Another tough test for
Wahine: No. 2 Huskies

While Hawaii continues a
rigorous early-season schedule,
Washington has been taking it easy

Their schedules are the antipodes of women's college volleyball.

At one end, there is No. 6 Hawaii, looking for the toughest competition to start the year with the hopes of staying sharp through the Western Athletic Conference season, which opens next week. The Wahine (5-3) have already seen four ranked teams and take on a fifth tomorrow and Saturday.

At the other end is No. 2 Washington, looking to become as good as it can before the nightly battle of Pac-10 play opens, also next week. The Huskies (7-0), who haven't dropped a game in their first seven matches, face their first ranked team tomorrow and Saturday.

Which route is the best for a team with final-four aspirations? Both coaches like the path they've taken so far.

"People said the same thing last year (about the schedule) and we got to the final four," said Washington coach Jim McLaughlin, whose Huskies advanced to the NCAA semifinals for the first time in school history last December. "Obviously, it didn't hurt us. We get tested every day in practice and our conference is so tough as it is ...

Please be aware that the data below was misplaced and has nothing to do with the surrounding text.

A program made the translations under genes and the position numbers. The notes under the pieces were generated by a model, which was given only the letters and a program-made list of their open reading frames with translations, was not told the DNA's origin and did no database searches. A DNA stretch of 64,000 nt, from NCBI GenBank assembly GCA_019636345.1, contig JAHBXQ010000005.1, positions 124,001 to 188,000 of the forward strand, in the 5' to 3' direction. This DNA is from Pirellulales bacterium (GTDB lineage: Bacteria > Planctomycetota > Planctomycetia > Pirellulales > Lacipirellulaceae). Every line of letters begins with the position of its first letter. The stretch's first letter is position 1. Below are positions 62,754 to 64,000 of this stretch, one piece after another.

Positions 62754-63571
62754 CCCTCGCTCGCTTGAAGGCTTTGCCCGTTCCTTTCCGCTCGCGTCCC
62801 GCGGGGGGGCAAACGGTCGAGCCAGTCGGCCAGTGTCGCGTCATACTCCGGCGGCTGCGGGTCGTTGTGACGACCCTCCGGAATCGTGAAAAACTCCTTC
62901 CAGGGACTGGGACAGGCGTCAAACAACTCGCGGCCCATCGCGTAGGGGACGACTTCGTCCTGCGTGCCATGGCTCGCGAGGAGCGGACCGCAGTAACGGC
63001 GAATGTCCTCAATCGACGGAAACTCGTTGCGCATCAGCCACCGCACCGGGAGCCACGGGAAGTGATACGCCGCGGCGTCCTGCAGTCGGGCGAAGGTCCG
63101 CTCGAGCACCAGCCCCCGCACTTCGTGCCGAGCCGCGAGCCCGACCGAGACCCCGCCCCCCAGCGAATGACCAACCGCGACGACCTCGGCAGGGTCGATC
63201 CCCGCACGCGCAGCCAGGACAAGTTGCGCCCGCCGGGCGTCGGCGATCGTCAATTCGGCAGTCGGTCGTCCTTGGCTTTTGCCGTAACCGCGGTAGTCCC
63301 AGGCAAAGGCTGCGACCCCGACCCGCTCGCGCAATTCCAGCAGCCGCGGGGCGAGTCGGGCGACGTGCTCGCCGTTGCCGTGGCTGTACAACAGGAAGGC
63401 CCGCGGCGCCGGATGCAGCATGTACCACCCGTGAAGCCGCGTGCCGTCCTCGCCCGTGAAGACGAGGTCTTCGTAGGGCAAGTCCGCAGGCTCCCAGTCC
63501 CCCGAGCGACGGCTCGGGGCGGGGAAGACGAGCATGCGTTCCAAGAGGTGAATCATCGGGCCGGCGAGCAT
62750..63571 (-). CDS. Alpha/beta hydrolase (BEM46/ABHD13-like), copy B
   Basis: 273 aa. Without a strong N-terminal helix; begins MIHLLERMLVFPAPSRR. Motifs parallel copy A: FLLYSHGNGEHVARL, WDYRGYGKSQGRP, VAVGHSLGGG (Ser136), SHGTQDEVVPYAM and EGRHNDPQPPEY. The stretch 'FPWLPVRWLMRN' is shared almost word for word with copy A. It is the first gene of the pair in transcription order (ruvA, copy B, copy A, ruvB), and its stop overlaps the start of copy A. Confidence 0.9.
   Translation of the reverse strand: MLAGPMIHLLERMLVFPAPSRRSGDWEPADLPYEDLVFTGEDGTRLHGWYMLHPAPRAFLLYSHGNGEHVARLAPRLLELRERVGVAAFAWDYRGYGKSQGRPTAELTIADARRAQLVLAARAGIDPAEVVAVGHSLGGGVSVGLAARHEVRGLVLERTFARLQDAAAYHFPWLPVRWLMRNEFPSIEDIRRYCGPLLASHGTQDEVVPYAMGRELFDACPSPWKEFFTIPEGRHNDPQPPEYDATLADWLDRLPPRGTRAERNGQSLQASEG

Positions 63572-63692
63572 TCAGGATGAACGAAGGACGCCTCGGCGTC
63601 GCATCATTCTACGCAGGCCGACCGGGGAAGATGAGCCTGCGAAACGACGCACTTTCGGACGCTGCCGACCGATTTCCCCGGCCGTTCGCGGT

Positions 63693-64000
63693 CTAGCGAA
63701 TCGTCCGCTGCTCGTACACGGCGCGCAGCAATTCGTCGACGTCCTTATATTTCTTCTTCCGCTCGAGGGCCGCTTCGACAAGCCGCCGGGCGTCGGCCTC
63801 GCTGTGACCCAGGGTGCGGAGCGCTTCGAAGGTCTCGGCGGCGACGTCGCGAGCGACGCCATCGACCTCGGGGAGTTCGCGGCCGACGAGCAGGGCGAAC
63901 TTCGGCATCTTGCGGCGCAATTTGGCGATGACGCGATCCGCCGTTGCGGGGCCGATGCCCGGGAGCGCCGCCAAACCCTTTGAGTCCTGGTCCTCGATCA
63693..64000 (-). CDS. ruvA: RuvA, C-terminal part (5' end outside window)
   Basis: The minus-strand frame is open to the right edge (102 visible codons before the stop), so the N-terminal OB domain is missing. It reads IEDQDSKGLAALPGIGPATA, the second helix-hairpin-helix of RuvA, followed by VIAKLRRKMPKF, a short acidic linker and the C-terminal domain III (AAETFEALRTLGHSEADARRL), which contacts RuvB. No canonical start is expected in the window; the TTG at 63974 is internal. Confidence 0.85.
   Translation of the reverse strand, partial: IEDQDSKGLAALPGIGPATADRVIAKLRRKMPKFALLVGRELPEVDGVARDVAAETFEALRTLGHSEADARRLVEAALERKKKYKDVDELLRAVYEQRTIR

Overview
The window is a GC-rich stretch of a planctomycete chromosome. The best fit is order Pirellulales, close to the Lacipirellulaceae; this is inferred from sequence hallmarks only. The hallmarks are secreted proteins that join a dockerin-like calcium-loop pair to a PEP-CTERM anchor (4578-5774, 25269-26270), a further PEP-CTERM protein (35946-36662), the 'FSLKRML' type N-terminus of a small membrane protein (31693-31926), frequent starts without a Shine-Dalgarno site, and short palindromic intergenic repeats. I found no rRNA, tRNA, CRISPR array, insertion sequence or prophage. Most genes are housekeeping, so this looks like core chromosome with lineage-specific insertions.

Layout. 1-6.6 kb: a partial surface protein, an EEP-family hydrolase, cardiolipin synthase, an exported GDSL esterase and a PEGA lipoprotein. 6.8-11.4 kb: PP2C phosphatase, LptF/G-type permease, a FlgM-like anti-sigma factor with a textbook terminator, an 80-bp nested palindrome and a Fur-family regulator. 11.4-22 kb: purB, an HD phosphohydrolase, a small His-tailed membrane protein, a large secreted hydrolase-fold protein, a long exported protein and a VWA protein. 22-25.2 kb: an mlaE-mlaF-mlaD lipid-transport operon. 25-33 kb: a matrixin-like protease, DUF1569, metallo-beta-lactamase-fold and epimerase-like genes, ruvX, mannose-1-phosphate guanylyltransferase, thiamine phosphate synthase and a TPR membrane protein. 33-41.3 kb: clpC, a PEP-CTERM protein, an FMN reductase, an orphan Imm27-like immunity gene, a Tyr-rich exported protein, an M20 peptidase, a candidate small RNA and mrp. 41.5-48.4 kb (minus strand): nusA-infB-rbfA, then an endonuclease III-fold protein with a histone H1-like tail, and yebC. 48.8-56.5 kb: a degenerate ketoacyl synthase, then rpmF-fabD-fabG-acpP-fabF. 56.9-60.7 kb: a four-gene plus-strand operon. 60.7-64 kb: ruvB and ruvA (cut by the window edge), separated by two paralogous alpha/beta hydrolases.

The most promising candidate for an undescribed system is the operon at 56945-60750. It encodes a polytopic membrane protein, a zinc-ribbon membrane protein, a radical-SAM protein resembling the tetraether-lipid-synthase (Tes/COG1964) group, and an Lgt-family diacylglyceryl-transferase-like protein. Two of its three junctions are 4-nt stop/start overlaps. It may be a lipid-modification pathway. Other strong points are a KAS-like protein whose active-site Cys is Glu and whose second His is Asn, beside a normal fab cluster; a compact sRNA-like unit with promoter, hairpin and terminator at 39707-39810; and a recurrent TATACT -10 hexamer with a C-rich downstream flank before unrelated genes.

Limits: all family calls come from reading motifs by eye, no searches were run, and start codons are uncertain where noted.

"We tried to make the schedule tougher. We thought we were going to go to the NACWAA Tournament, but Stanford went and they didn't want a second Pac-10 team. And we tried to get teams to come to Seattle and they wouldn't.

"I can say that we are very fired up to come play Hawaii. I think we're ready to go. It's a big match for us in a great atmosphere."

It's also a big match for Dave Shoji and Hawaii. The Rainbow Wahine, almost at full strength, showed flashes of how good they could be when going 3-0 in last week's Waikiki Beach Marriott Challenge.

"We're playing a very good opponent," Shoji said. "I'd rather play a tough schedule, but that's (McLaughlin's) choice to do what he does.

"We set this up a few years ago. I thought (Sanja) Tomasevic would be gone. She's not. She's one of the best players in the country. They've got a solid ball club without her, but they're obviously much better with her."